Corporate training and development — a $150 billion industry — can be expensive, so when organizations realized that MOOCs (Massive Open Online Courses), originally intended for higher education, could be applied to the corporate world, HR folks were jumping for joy. That is, until the missing link in MOOCs, collaboration, was identified. Here, Elliott Masie, CEO and founder of international thinktank The Masie Center, argues that corporate MOOCs need to undergo a transformation to become more collaborative.
How are companies currently using MOOCs for workplace learning?
When we look at MOOCs, there are three ways in which they’re done. The first, simplest way is that organizations pay for and support their employees taking external MOOCs provided by, say, Stanford or Udacity. The second model that a number of organizations including Yahoo are adopting is using subject matter experts from within the company to lead MOOCs, whether they are an instructor or the head of a MOOC. The third, more complicated area is organizations producing their own MOOCs.
How do MOOCs in the workplace differ from those for higher education?
What gets confusing, challenging and where we think there’s a lot of work to be done in the corporate world is what the C stands for. In the higher ed area, they wanted the C to be "course," and there was a big focus on equivalency, which aims to figure out how individuals can call a MOOC the equivalent of a 3-credit course. In the corporate world, there’s a lot less interest in that. What they are interested in is the piece that’s not talked about enough in the higher ed world: collaboration. Collaboration requires doing a task with another individual, so that one individual teaches another.
Explain how companies are addressing this missing collaborative element.
A large financial corporation that I recently spoke with is looking at MOOCs as massive open online collaboration, so the learners don’t have to turn back to the instructor to answer their questions or even to certify their success. It needs to involve more than posting a bulletin board comment on Jive, because we know the attrition rate for that kind of collaboration is probably over 90 percent. There’s a lot of effort to figure out how to get the learners to collaborate, and that’s the sweet spot.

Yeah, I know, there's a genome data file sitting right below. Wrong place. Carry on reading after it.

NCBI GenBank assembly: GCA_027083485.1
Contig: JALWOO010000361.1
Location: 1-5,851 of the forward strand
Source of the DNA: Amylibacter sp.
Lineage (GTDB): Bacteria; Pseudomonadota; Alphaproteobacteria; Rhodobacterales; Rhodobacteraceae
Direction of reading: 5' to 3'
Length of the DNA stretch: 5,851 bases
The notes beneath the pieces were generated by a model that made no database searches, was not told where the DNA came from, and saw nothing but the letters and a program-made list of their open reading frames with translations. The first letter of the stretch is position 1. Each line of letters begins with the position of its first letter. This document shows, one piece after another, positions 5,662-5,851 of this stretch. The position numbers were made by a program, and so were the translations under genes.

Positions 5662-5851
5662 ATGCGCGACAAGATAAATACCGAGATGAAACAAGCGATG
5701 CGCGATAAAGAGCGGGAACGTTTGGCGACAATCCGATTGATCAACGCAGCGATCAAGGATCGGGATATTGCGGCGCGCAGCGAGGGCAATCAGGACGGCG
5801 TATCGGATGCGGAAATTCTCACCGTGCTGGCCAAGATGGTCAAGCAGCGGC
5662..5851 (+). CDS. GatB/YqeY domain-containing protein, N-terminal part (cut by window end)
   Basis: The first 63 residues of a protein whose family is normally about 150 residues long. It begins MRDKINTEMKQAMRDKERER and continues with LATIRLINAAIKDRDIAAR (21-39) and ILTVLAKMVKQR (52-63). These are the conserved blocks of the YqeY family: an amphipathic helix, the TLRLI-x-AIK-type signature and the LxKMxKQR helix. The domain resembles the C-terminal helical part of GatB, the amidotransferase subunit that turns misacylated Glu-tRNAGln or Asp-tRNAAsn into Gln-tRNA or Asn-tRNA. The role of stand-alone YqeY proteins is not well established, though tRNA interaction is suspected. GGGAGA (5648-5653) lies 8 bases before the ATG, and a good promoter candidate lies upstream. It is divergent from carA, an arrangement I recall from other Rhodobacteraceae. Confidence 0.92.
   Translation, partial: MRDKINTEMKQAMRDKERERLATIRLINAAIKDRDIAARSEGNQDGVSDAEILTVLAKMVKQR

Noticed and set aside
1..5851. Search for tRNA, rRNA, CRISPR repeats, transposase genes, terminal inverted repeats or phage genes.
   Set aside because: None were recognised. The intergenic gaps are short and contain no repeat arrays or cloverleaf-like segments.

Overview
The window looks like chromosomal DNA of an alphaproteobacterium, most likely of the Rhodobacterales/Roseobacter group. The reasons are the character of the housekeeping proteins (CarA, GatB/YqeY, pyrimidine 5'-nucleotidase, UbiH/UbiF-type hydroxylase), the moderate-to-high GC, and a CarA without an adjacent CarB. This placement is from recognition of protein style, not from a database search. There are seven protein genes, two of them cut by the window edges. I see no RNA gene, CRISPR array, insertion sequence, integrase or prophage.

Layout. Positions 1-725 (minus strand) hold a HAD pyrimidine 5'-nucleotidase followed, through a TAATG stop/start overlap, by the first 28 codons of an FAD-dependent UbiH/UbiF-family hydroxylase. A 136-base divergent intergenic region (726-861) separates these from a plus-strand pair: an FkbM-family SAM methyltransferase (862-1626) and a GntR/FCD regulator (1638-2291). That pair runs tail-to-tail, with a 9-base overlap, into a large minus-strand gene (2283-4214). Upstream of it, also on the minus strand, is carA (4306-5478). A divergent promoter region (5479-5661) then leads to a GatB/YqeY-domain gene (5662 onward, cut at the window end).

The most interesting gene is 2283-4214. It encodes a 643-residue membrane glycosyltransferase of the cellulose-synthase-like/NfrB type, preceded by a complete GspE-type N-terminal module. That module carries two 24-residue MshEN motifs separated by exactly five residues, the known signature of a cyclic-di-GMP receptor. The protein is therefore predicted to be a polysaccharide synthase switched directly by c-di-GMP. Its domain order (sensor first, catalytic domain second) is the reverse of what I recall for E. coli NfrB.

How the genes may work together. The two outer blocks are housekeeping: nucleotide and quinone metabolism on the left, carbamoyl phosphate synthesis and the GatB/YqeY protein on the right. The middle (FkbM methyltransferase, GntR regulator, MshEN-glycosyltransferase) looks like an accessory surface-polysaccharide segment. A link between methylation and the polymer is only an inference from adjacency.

The other sweet spot that some groups like Yahoo are looking at is the way we fund MOOCs — maybe we embed advertising as a cost offset. There are a lot of MOOCs that aren’t going to be MOOCs as we know them with a beginning, middle and end, and a credit equivalency, but it will become a subscription model. People need to be in environments where collaboration can be mediated and the MOOC has enough data looping that people can figure out what’s working and what isn’t working in the process.
What needs to be improved for MOOCs to be successful in the workplace?
A common mistake is the expectation that if I create some content, people are going to participate because there’s no cost or travel required. The reality is that they’ll come, but they won’t stay. They’ll stay if there’s a rigor of experience in that process, and that’s what’s missing in corporate MOOCs. MOOCs aren’t designed around an intensity of experience for the learner. Part of that is how we display dynamic content and how we build MOOCs, not from classes at a distance, but experiences at a distance.
Companies need an intensity of design, making it enjoyable but challenging. While the technology often precedes the design elements, the art form is equally as important. When learners take MOOCs that put them to sleep, then the MOOC itself gets a negative brand. Many corporations are using the MOOC model, but they’re not using the word MOOC. The MOOC is a moment of excitement, but now we have to figure out the design piece of that.
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